Tartan Taliban Wants to Ban Lipstick Fun For Young Girls

by Scott Douglas

Thursday, August 27th, 2009

Salons for schoolgirlsThere are certain jobs and certain people that, quite simply, should never be put together.

So my sympathies go out to Brian Swanson at the Scottish Express.

In a long and distinguished career, Swanny has covered just about everything, including brushes with the bizarre and the downright wacky.

But it must have been a particularly surreal moment for the grizzled veteran of the Fourth Estate when he was asked to pull together a story about an MSP kicking up a fuss over “beauty salons” for girls as young as four.

Margaret Mitchell, a Tory MSP, was putting the boot into a new business in Glasgow, called Tantrums and Tiaras.

She was left frothing after someone brought to her attention that wee girls were attending this “salon” with their friends to enjoy playing with make-up, perfume and fake tattoos.

As if that wasn’t bad enough Iron Britches Mitchell was even more outraged that these youngsters were being further corrupted – by being served a sparkly drink in a Champagne-style glass.

Not content with stirring up the media, La Mitchell – a member of Holyrood’s equal opportunities committee – was intent on lodging a parliamentary motion about this outrageous affront to public decency. It appears the shameful antics at Tantrums and Tiaras “robs girls of their childhood and contributes to the sexualisation of youngsters”.

Eh, right then.

I could have sworn that when I was under 10 (way back in the 1970s) all the kids were playing with “fake tattoos”. Except in those days we still called them transfers and they came in lucky bags or bubble gum packets.

Unless I am suffering from false memory syndrome, I’m pretty sure that wearing transfers didn’t condemn participating youngsters to a life of sexual objectification.

Mibbes I’ve also got this wrong, but isn’t there a long, celebrated and (dare I say it) fun British tradition of wee girls dressing up in old clothes and shoes belonging to their mums or older sisters?

I was under the impression that “dressing up boxes” were a staple of childhood – and that allowing girls to play with the odd bit of make-up and perfume (with the proper supervision) counted as some of the best fun they could have.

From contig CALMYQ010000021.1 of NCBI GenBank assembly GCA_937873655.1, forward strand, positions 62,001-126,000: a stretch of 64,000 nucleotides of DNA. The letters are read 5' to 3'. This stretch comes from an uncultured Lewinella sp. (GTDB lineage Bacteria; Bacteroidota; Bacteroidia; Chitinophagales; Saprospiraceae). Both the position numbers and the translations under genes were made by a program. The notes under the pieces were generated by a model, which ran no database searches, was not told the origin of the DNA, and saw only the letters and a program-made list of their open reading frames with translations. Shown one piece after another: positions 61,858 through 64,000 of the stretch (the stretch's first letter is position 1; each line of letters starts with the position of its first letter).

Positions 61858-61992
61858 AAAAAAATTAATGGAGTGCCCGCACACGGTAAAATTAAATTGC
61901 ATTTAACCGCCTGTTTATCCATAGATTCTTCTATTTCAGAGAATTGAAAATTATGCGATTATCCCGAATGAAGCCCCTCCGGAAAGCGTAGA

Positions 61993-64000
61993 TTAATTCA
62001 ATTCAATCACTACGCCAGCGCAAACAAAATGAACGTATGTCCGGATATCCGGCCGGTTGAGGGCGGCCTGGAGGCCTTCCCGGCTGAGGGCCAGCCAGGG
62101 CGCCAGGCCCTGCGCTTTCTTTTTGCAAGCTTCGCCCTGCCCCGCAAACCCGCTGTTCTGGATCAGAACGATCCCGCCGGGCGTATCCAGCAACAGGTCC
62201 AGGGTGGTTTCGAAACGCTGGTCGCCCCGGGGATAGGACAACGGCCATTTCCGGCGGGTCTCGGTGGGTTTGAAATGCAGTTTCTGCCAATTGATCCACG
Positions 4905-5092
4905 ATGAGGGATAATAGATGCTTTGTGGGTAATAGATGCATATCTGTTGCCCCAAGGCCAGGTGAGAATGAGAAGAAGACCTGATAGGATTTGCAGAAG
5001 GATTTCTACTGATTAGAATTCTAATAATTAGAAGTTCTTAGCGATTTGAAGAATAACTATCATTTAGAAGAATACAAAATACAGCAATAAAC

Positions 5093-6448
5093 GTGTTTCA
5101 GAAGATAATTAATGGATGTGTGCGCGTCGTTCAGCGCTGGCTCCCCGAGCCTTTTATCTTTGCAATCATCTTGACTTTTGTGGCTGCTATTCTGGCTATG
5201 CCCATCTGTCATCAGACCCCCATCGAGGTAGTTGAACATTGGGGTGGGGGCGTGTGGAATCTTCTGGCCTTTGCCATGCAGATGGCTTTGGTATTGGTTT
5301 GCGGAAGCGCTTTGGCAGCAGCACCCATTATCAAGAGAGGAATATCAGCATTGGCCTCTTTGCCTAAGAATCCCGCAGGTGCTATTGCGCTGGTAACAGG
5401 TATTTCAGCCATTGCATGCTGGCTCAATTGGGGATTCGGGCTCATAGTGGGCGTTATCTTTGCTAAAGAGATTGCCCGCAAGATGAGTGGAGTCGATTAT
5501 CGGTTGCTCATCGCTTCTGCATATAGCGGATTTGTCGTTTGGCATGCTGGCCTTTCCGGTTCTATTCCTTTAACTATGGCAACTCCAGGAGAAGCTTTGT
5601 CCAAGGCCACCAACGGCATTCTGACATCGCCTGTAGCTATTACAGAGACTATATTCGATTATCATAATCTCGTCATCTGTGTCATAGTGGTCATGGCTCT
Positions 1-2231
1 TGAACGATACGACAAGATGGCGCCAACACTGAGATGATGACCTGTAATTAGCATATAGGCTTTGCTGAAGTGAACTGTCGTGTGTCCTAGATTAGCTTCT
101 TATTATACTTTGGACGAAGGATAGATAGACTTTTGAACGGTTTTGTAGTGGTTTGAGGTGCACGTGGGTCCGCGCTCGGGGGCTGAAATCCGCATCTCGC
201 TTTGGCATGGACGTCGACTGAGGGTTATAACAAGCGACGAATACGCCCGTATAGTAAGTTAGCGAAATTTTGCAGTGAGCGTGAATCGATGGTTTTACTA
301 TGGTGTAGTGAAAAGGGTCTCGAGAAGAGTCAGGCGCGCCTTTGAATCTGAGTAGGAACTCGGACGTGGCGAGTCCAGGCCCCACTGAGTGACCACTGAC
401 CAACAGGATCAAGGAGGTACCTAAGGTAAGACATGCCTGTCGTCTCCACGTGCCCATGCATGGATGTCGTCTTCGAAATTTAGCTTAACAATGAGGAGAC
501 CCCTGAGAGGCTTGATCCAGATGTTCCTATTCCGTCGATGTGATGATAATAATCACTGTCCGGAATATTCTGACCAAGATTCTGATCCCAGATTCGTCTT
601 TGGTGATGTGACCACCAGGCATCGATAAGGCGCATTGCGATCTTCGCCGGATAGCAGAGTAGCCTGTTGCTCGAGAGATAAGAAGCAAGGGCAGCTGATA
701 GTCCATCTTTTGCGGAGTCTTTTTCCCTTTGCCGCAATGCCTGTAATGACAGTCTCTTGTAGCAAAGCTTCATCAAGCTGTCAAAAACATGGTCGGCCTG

Call the cops! My daughter will often sit at the dinner table and ask if she can have her diluted apple juice in a wine glass, to be more like her mum. Frankly, it doesn’t matter how we serve it – it’s still apple juice.

I don’t really blame the Express for running the story since a row is a row – and after all I read every word of this because I find the views espoused by Mitchell not only inflammatory and ill-informed, but verging on offensive.

I fervently hope that Mary Abbot, the owner of Tantrums and Tiaras, hasn’t suffered any adverse affect to her business – though I suspect she’ll be fine, because any sane, well-adjusted parent will know that what she offers is harmless fun in a safe environment.

The old saying has it that no publicicty is bad publicity,  so with a bit of luck, the story might even have given her a bit of unexpected and positive PR in Scotland.

I couldn’t give a toss for Margaret Mitchell, who sounds to me like the really dangerous, mal-adjusted villain of this entire piece. Any bandwagoneering, knee-jerking politician who is prepared to twist schoolgirl fun into a contrived piece of anti-paedophile posturing deserves a humping at the polls – so I hope there is one coming her way.

As I stated right at the outset, my sympathies in this case are with Brian Swanson.

Swanny is blessed (and I’m sure that really is the correct term) with seven children – every single one of them a daugther. If there is one man in the whole of Scottish journalism who knows the futility of trying to stop wee girls from playing at being big girls, then it must surely be our man at the Express.

So, spare a thought for him. After penning this article about the allegedly corruptive influence of clothes, perfume and make-up on young girls – he still had to return home and face seven daughters. Ouch.

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